Senator Charles Grassley (R-Iowa) wants answers. “We need answers from the FBI about why this wasn’t prevented.” As many as 20 U.S. spies, living dangerously in the Chinese shadows, were betrayed by a former CIA officer, arrested, and executed.
Did the Obama administration’s “unwarranted delays, missed warning signs, or other counter-espionage lapses” lead to “one of the worst known American intelligence debacles in a generation?” As clandestine agents were intentionally outed by Jerry Chun Shing Lee, the CIA and Robert Mueller’s FBI sat on their hands. For more than five years.
Even after the FBI interrogated the spy and read his notebooks, “witch hunter” Mueller turned the rat loose.
Senator Grassley demands to know why nobody was interested in arresting a known traitor until President Trump came along.
The Judiciary Committee, headed by Grassley, is the oversight watchdog staked out to keep an eye on the FBI. “It’s disturbing to learn that the FBI was suspicious enough of Mr. Lee that they interviewed him five times in 2013,” Grassley notes. “Yet the U.S. intelligence community has seen counterintelligence assets blown.”
Lee was slapped in handcuffs last month when he got off an international flight at New York’s JFK, for “the relatively minor charge of unlawful retention of classified ‘national defense’ information.”
An FBI affidavit characterizes the investigation as “ongoing,” so Lee could still be charged with espionage. Under the current charges, he only faces a maximum of 10 years in prison.
Whether or not Lee is directly connected to the disappearances and deaths remains to be seen but many U.S. officials think he is the rat that sold out “up to 20 U.S.-recruited Chinese intelligence assets believed arrested or even executed by the Beijing government over the past decade.”
Lee was bitter when he walked away from the CIA in 2007. During his 14 years with the agency, he worked “as a covert case officer spying against China and as an agency liaison to the Ministry of State Security.”
Lee clearly disliked the CIA and told everyone around him how he felt, publicly and incessantly. “He was quite critical about the organization and his time there. The fact that he didn’t get credit, he didn’t get promoted, he didn’t get the assignments he deserved.”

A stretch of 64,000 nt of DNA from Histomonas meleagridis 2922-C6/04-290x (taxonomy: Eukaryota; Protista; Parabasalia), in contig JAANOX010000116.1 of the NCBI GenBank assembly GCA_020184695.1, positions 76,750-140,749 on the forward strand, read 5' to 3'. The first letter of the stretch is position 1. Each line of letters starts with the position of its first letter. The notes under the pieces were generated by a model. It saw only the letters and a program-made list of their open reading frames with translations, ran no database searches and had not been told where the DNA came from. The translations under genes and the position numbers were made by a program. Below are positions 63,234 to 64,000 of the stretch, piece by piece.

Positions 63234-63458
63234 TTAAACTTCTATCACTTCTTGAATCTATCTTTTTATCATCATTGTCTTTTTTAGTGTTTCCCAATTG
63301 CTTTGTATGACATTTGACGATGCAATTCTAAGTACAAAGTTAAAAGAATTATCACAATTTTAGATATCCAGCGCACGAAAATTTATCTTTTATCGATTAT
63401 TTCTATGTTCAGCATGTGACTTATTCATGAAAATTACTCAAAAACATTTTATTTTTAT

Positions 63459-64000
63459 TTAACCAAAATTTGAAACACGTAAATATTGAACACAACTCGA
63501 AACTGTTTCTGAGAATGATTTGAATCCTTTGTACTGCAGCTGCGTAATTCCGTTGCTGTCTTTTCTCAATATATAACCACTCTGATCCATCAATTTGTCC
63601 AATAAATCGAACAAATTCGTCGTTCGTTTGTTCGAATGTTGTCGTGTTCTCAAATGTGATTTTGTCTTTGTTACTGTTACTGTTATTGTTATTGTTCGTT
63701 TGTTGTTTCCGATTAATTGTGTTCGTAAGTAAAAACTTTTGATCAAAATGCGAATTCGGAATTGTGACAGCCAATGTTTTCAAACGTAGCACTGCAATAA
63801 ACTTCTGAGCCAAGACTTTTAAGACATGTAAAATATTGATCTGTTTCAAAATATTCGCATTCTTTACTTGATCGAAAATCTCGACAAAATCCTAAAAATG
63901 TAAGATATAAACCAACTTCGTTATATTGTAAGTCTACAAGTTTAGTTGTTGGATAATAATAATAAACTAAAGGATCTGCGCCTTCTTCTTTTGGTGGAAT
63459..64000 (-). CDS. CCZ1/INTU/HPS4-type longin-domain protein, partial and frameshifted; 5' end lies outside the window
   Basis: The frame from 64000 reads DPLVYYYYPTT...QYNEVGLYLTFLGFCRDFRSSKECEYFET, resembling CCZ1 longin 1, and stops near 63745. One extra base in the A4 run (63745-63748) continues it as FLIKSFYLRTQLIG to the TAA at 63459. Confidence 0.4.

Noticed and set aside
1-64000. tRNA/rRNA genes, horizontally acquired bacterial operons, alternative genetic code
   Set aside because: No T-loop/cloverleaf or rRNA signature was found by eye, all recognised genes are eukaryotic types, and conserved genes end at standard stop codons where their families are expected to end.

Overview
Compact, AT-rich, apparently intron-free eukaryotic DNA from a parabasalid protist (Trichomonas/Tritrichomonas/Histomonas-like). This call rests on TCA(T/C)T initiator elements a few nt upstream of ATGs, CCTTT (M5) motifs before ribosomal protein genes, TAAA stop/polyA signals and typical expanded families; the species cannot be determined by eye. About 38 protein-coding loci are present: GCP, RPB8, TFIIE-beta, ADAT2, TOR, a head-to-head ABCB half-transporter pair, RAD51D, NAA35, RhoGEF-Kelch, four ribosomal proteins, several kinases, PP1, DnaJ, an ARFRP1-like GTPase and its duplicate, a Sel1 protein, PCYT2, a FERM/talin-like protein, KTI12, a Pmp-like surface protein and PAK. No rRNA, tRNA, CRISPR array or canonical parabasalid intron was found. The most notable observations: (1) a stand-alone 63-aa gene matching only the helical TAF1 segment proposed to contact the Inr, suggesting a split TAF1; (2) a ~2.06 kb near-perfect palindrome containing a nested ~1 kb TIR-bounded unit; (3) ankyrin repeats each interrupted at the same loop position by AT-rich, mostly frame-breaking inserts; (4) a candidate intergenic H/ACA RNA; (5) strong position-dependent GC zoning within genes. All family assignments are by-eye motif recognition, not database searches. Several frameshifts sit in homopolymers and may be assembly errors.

By 2009 he was working for a “private investigations unit” in Hong Kong. Lee’s boss at the Hong Kong office of Japan Tobacco International was a former CIA spook himself. He got word through the grapevine that Lee was looking for a “private sector job,” so added him to the payroll.
“Lee’s covert operations experience, his U.S. Army service and his purported liaison work with Chinese intelligence all made him perfect for the dangerous job of investigating Asian crime syndicates exporting multi-ton loads of counterfeit cigarettes out of China with the help of corrupt officials.”
His supervisor fired Lee in 2009 “for suspicious behavior.” He was flashing a lot more cash than the supervisor knew he was paying. In 2010 the company called the FBI to report Lee “as an espionage risk,” when they got new information about regular contacts he was having with China’s spy agency.
After putting some of his own spy skills to work, the honcho told the FBI, “Lee was tipping off corrupt Chinese officials about his investigations and pending enforcement actions, allowing them and their criminal associates to avoid being caught up in raids by outside law enforcement agencies.”
To get even, Lee “told Ministry of State Security officials that his former security unit was actually a CIA front company targeting China.” He also dropped a dime to the Japan Tobacco home office to tell them how “his former colleagues kidnapped and tortured suspected Chinese cigarette traffickers.”
That wasn’t nice, the supervisor said. It shut them down cold. “If he does that to a bunch of knuckleheads working at a cigarette company, what’s he going to do with the CIA if he thinks he’s been denied his due?”
FBI affidavits only recently unsealed after Lee’s arrest “disclosed that agents conducted two covert searches of Lee’s possessions in 2012, and found notebooks containing top-secret information that he wasn’t allowed to take with him from the CIA.”
In Lee’s notebooks were “the names and other personal details of U.S.-recruited operatives working in China, among them government officials the agency had spent years cultivating.” When they saw that, “FBI agents then questioned Lee five times while he was still in the U.S. before letting him return to Hong Kong.”
Obama’s FBI knew Lee had dangerous information he shouldn’t have but still let him get back on a plane for the Orient.
It turns out that the CIA had already been looking for a mole since late 2010, “after some of its operatives began disappearing in China.” The CIA reported, “as many as 20 were killed or detained, including some whose identities were reportedly found in Lee’s notebooks.”